An ordinary case of road rage escalates into a horrific chase. This is the simple plot of a masterful TV movie, director Steven Spielberg’s Duel (1971), a tense, well-acted and expertly edited model of efficient storytelling. Unfortunately, these classic filmmaking virtues completely escape the producers of Wrecker.

The movie opens with a gratuitous prologue in which a middle-aged couple breaks down on a backwoods road. You never see what happens to them, but their station wagon is towed down the highway by the mad tow-truck driver that chases down the film’s main dupes.

Even from this opening sequence, Wrecker does wrong by its source, suggesting that the road-raging truck driver is some kind of mythical figure haunting a stretch of two-lane highway called Devil’s Pass. The filmmakers fix what wasn’t broken. The original film starred Dennis Weaver as the lone, steadfast driver David Mann, an ordinary man (his very name is generic) driving an ordinary car on an ordinary business trip. Wrecker comes off as if some dudebros watched Duel and thought, “Hey, man, what if instead of a boring businessman there were these hot chicks (Anna Hutchison and Andrea Whitburn) in a hot car and they were going somewhere to PAR-TAY? Wouldn’t that be cool?”

No, dudebros. that would not be cool, and don’t you ever come within 20 feet of filmmaking equipment ever, ever again. The filmmakers at least honor Duel‘s strategy of never showing you the truck driver’s face. But Spielberg and screenwriter Richard Matheson effectively made the truck driver completely anonymous; we don’t know what motivates him other than road rage. Wrecker shows us the point of view from the truck driver’s cab, where we can see he’s got an upside down crucifix and a pentagram hanging. Because, you know, like, he’s evil, man.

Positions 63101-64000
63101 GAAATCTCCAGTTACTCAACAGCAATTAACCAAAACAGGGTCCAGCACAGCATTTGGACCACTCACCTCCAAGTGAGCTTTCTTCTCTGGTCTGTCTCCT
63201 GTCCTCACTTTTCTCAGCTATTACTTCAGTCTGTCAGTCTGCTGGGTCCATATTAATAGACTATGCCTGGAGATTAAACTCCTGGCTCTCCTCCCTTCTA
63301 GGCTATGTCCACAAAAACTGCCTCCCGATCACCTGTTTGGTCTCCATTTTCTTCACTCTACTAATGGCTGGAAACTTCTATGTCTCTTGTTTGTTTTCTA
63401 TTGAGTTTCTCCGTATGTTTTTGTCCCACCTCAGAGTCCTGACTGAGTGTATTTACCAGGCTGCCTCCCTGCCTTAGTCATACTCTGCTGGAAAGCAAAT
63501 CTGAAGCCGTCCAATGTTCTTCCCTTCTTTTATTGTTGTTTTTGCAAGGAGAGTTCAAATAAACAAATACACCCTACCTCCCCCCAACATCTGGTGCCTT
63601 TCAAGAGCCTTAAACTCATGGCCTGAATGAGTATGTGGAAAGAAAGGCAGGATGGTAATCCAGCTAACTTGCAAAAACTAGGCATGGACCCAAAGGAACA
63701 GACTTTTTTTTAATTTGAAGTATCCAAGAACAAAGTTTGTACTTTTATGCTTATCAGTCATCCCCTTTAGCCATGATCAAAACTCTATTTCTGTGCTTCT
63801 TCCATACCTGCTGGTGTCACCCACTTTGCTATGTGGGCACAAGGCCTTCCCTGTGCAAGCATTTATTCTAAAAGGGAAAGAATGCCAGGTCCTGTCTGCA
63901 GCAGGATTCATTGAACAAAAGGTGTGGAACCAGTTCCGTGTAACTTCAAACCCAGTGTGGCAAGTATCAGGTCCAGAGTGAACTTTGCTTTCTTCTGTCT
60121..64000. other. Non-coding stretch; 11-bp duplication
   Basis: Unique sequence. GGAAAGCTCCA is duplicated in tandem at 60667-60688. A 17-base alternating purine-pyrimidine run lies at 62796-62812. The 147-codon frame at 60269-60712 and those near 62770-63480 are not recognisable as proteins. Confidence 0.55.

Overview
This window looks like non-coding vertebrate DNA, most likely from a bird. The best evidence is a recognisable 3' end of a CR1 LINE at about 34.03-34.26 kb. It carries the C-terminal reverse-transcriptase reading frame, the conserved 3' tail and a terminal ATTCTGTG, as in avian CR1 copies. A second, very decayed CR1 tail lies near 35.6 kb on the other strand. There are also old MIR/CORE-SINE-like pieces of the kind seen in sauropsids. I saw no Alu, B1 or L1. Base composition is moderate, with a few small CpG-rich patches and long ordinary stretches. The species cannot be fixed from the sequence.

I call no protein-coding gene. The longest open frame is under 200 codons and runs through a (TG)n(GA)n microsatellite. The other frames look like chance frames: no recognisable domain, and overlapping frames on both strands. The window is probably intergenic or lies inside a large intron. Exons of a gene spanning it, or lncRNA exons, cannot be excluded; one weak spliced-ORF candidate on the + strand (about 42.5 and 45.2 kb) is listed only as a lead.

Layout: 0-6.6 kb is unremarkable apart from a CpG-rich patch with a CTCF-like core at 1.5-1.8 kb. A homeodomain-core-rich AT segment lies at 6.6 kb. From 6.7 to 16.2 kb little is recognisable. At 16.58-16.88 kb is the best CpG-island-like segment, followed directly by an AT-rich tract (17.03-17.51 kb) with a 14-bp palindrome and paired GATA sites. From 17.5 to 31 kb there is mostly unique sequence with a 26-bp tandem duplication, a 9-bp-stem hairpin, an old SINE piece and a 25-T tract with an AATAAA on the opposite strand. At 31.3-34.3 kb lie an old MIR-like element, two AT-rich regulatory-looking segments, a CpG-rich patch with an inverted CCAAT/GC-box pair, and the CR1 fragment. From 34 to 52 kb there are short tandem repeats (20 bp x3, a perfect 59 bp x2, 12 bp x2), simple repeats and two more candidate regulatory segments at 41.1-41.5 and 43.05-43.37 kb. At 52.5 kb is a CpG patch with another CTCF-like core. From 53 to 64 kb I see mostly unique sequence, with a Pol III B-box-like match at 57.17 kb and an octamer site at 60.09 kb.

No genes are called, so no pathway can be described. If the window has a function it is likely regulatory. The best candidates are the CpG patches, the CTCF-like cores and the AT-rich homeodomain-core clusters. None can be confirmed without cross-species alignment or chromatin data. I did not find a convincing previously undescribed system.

Wrecker has justly been criticized for ripping off Duel without credit, but the real problem is that writer-director Michael Bafaro rips it off really, really badly. If the filmmakers had left the original script and premise alone, basic inertia could have given the project a chance to result in a decent B-movie. But the producers go out of their way to ruin a simple and perfect premise, and seem utterly incapable of putting together a decent action scene.

Take one scene, please. As the girls’ car comes careening down the highway to escape the raging tow truck, out of nowhere we see two children playing soccer in a field. Do we know where this field is in relation to where the main chase is taking place? Do we see a sports car off in the distance as these children innocently kick around a soccer ball, unaware of the danger they’re in? Of course not; we only see disjointed scenes of children playing and cars speeding, cut together in a way that doesn’t show us any kind of convincing spatial relationship. The girls stop and just barely miss hitting the children, but the scene ends not with a sigh of relief but with a shrug—which may be the strongest reaction this so-called action movie is likely to elicit. Don’t even think of wasting your well-earned shrugs on Wrecker.

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